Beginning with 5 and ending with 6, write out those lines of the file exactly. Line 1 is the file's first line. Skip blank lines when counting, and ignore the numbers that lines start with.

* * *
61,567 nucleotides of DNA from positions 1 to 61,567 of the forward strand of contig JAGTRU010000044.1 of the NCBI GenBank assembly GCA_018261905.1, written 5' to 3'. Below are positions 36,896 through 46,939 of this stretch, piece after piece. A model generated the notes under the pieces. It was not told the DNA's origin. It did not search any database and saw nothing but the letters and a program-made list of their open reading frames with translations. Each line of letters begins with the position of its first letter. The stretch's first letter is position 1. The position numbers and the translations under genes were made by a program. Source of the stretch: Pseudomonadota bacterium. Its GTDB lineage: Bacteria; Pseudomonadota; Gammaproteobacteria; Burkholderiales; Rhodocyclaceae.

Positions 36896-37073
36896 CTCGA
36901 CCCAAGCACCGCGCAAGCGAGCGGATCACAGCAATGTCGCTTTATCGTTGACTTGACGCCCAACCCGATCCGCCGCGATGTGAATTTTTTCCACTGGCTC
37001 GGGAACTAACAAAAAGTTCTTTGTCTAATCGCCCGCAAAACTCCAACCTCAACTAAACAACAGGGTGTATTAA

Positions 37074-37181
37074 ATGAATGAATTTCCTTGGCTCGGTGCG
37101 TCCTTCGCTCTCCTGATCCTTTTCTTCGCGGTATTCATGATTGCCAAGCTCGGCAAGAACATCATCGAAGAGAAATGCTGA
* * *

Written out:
37001 GGGAACTAACAAAAAGTTCTTTGTCTAATCGCCCGCAAAACTCCAACCTCAACTAAACAACAGGGTGTATTAA

Positions 37074-37181